American hero Chris Kyle — more than just a sniper

Published 12:09 pm Tuesday, March 17, 2015

If you haven’t seen the movie American Sniper, you should take the time to. For some people who probably never even saw the movie, it was controversial. To a lot of us, the movie portrayed the life and legend of a true patriot who was a devoted family man, serving his country well as a Navy Seal.

Christopher Scott Kyle was born and raised in rural Texas. That, in itself, says a lot for the way he developed his values, emphasizing some of the same things we who grew up here in eastern North Carolina developed. From the time he was able to walk, he was allowed to take a gun and use it as a tool to harvest wild game to help feed his family. He learned the life styles of a cowboy and farmer and when he saw that our country was in need of someone to serve in our military, he volunteered.

Kyle served numerous tours of duty in war torn-Iraq and was a highly decorated Navy Seal. Those tours in the Middle East are where we first began to learn about and appreciate what Chris Kyle’s military actions had accomplished. After many Americans began to take notice of his outstanding military accomplishments, we also began to see another side of Chris Kyle as a devoted family man and dedicated public servant.

America has learned that our military personnel, who were involved in many of the really brutal sides of war, returned to their homes with problems. In recent years, post traumatic stress disorder has become nearly an everyday term around the Veterans Hospitals. War does leave psychological scars that need treatment and when Kyle came home to this family, he also realized that his “family” was not just his wife and children; it included a host of his military brothers. Homecoming for Kyle involved a great deal of time spent serving to help cure battle scars to his entire extended family.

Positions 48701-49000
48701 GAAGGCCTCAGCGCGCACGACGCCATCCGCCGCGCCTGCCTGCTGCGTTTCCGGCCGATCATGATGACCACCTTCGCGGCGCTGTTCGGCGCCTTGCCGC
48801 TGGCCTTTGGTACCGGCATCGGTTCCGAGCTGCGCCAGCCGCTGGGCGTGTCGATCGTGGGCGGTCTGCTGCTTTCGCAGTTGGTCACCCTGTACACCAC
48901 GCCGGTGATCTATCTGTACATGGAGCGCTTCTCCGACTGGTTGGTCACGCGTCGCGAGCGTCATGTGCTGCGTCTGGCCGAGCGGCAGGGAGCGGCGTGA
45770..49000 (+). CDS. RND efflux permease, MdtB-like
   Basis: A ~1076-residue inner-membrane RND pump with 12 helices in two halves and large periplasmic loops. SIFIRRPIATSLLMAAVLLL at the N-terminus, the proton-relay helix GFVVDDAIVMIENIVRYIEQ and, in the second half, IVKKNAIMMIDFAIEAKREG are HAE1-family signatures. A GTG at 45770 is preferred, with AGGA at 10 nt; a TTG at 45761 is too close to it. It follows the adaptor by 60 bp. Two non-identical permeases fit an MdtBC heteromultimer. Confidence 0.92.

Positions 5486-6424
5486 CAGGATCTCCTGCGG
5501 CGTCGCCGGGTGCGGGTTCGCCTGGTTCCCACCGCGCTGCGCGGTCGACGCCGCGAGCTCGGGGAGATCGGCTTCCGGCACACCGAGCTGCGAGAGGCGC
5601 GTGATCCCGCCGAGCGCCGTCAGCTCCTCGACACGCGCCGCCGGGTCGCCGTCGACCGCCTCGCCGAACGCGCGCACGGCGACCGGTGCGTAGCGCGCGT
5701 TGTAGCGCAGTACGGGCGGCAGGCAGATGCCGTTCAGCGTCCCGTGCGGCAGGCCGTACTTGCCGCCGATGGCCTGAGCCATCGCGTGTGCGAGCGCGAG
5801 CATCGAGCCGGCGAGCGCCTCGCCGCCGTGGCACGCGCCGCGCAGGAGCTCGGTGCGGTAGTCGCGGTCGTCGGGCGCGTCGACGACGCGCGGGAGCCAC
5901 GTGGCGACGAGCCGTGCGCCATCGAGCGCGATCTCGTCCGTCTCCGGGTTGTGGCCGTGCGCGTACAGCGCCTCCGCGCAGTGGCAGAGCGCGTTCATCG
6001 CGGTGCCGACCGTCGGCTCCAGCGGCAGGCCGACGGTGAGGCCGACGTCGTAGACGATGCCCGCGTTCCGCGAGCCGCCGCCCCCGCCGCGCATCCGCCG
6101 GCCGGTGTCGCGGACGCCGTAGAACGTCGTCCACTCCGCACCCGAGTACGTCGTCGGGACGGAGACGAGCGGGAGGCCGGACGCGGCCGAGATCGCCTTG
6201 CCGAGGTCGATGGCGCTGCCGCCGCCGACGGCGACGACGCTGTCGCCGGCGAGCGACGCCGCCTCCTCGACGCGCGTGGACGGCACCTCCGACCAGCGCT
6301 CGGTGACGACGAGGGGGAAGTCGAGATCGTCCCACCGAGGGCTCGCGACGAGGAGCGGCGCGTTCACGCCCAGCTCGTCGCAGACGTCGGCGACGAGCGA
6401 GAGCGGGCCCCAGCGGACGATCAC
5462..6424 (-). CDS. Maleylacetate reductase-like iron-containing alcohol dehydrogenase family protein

Kyle was also a gifted writer and when he returned from military service he began work on American history and the role that the gun has played in out nation’s history. He was working on the book, American Gun; A History Of The U.S. In Ten Firearms, at the time of his untimely death at the hand of one of the very veterans that he was trying to help. Kyle lived by his personal motto of “it is our duty to serve those who serve us.”

It might be a good suggestion for most public schools to include several copies of “American Gun; A History Of The U.S. In Ten Firearms” in their libraries. In the book, Kyle suggests, “Perhaps more than any other nation in the world the history of the United States has been shaped by the gun. Firearms secured the first Europeans’ hold on the continent, opened the frontier, helped win our independence, settled the west, kept law and order and defeated tyranny across the world.”

Obviously Chris Kyle had a great deal of knowledge about firearms and the part they played in the development of America. He uses the development of the American long rifle, the Spencer repeater, the Colt .45 revolver, the Winchester rifle, the Springfield 1903 rifle, the Thompson sub-machine gun, the 1911 pistol, the M1 Gerand, the .38 special police revolver and the M16 rifle platform to illustrate the part these weapons have played in the history of the United States.

For one example the role guns played in out history, he uses the little known fact that President Abraham Lincoln had a great deal of experience with guns and frequently practiced his shooting skills on a shooting range behind the White House. Most historians leave this bit of knowledge out of their writings.

The history of Kyle — his life, death and legacy — is also now a part of our American history. If you haven’t seen the movie “American Sniper” and read his book “American Sniper, The Autobiography Of the Most Lethal Sniper In U.S. History,” you should. The movie and book might offend some, but so be it. These ideas are now a part of Americana.